All of these bad things that happened prevented North Carolina from being the site for the first English colony. The Colony of Virginia was formed as the first permanent colony, please read Virginia Colony for more information. Virginia was governed by a private company at first, but then, in 1624 it became a royal colony. In 1625 King James died and his son, Charles I, became the king. The King lopped off a huge area south of modern day Virginia, it included the greater part of North Carolina, South Carolina, and Georgia and named it Carolana which meaned “Land of Charles” in Latin. The King gave this piece of land to Sir Robert Heath. The name Carolana was changed to Carolina in 1663. In 1665, King Charles II enlarged the Carolina colony, from the present day border of N. Carolina to border with Florida.

During the 1600s most of the people that lived in North Carolina were big families and people with religious problems. The main crop was corn, because the colonists ate almost all of the corn. Corn wasn’t the only crop though, beans, peas, potatoes, rice, sweet potatoes, and wheat, also tobacco was something that the settlers grew a lot. The families in this period did a great deal of trading with each other. Later on North Carolina became a state in about 1653 and became the 10 Colony.

 

 

THE OLD NORTH STATE or THE TAR HEEL STATE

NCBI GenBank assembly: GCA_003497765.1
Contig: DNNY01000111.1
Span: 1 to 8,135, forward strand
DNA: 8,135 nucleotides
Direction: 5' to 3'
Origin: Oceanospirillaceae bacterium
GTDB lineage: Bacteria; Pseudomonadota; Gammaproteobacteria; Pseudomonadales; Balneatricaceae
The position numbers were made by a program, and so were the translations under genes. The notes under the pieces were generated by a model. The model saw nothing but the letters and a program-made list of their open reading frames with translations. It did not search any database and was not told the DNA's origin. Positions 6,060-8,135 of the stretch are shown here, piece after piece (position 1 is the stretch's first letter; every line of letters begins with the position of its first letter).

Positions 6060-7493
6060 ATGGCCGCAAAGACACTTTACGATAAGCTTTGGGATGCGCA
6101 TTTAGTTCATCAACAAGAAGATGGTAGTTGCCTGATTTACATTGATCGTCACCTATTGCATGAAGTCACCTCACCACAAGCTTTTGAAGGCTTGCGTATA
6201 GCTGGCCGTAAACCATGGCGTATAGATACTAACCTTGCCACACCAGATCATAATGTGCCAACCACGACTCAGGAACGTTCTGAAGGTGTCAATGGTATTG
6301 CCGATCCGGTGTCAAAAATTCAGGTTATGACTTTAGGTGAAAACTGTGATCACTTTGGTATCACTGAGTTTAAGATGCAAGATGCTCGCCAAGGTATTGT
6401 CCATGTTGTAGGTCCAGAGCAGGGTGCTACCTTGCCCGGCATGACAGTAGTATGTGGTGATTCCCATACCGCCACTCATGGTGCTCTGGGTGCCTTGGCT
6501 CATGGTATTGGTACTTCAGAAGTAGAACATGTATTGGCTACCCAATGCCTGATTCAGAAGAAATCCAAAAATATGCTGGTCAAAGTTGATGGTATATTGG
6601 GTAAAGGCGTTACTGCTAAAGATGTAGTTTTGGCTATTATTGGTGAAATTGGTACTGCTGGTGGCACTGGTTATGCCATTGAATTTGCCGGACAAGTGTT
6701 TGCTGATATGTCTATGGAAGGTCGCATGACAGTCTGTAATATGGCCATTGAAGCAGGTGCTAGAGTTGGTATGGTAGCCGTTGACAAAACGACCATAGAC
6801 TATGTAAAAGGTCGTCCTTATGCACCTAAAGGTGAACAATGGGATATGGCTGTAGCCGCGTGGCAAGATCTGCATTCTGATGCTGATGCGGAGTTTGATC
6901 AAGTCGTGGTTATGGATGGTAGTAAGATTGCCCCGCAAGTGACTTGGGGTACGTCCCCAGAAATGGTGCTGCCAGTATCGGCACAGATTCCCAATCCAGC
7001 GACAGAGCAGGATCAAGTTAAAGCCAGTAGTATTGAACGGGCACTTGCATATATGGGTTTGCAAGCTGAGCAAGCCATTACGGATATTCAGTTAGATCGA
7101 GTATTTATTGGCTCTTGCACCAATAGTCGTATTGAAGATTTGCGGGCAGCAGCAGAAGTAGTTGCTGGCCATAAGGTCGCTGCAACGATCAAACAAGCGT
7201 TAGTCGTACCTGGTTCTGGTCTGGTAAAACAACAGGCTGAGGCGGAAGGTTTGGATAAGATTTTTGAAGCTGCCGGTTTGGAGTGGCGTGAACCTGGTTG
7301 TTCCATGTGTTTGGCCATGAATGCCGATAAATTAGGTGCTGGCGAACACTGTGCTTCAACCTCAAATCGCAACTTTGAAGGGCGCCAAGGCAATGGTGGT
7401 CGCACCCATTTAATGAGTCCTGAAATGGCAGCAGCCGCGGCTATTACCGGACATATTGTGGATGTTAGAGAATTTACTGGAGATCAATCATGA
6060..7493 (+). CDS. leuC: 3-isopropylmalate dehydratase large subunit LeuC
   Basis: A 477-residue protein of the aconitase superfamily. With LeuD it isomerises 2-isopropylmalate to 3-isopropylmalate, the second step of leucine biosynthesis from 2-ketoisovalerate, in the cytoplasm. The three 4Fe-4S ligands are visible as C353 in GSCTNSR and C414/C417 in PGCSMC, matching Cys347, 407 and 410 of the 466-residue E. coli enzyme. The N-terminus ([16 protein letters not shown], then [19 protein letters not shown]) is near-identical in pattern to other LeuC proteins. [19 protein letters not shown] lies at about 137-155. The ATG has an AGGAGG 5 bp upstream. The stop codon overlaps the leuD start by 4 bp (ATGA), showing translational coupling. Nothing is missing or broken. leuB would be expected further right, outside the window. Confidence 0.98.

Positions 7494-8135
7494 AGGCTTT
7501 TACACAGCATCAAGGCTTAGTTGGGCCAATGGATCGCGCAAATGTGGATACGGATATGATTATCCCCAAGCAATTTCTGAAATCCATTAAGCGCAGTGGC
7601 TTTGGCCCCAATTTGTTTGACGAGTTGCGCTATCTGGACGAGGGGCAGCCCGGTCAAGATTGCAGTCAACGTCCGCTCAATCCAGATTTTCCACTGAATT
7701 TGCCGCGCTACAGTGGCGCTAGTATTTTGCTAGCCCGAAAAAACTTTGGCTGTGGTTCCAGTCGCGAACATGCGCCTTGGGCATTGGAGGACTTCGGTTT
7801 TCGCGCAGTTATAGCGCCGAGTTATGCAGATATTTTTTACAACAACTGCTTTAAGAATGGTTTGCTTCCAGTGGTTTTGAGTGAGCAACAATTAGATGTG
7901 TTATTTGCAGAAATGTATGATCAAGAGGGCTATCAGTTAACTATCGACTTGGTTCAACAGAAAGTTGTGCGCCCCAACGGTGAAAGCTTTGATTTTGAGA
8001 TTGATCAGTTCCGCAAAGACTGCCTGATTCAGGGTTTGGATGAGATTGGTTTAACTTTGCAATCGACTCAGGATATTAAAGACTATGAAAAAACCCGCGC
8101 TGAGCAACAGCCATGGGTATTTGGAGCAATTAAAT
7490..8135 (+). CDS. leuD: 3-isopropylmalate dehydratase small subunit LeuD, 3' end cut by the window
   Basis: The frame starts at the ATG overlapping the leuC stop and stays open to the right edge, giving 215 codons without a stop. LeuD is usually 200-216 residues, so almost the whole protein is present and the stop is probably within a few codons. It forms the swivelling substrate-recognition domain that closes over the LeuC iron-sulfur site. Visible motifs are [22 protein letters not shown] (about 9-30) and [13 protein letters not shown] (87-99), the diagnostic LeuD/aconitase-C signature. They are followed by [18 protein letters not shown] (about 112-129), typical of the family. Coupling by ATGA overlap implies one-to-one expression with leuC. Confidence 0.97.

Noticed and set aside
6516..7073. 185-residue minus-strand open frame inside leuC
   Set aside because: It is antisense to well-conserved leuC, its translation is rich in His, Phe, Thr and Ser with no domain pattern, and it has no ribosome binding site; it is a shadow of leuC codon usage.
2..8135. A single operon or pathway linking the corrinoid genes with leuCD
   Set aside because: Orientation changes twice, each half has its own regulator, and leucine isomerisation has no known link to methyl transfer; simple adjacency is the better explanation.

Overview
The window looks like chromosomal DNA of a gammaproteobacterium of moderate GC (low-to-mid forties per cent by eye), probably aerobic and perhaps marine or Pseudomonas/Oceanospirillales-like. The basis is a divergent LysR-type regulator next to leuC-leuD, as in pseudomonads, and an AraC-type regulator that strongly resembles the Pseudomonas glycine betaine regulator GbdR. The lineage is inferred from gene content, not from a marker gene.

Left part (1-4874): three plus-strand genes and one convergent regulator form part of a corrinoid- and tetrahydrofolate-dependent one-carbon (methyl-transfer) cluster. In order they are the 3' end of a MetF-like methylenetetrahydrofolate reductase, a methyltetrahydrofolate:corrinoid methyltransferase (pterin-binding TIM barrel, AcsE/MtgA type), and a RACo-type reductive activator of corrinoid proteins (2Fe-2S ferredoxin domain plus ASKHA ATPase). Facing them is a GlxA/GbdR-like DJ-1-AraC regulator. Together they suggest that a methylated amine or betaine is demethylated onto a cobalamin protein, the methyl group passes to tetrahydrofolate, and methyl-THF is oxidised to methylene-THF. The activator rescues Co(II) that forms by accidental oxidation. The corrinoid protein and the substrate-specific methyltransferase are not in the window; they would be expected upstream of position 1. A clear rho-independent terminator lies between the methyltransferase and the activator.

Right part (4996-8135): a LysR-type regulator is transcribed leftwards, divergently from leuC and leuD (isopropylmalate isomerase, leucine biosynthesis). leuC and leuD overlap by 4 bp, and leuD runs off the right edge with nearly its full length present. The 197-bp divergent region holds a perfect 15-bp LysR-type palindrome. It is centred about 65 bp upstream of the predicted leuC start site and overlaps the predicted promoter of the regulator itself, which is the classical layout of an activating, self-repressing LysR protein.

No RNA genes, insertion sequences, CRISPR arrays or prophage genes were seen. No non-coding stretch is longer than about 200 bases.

In 1629, King Charles I of England “erected into a province,” all the land from Albermarle Sound on the north to the St. John’s River on the south, which he directed should be called Carolina. The word Carolina is from the word Carolus, the Latin form of Charles.When Carolina was divided in 1710, the southern part was called South Carolina and the northern, or older settlement, North Carolina. From this came the nickname the “Old North State.” Historians have recorded that the principle products during the early history of North Carolina were “tar, pitch, and turpentine.” It was during one of the fiercest battles of the War Between the States, so the story goes, that the column supporting the North Carolina troops was driven from the field. After the battle the North Carolinians, who had successfully fought it out alone, were greeted from the passing derelict regiment with the question: “Any more tar down in the Old North State, boys?” Quick as a flash came the answer: “No, not a bit, Old Jeff’s bought it all up. “Is that so; what is he going to do with it?” was asked. “He’s going to put on you-un’s heels to make you stick better in the next fight.” Creecy relates that General Lee, upon hearing of the incident, said: “God bless the Tar Heel boys,” and from that they took the name.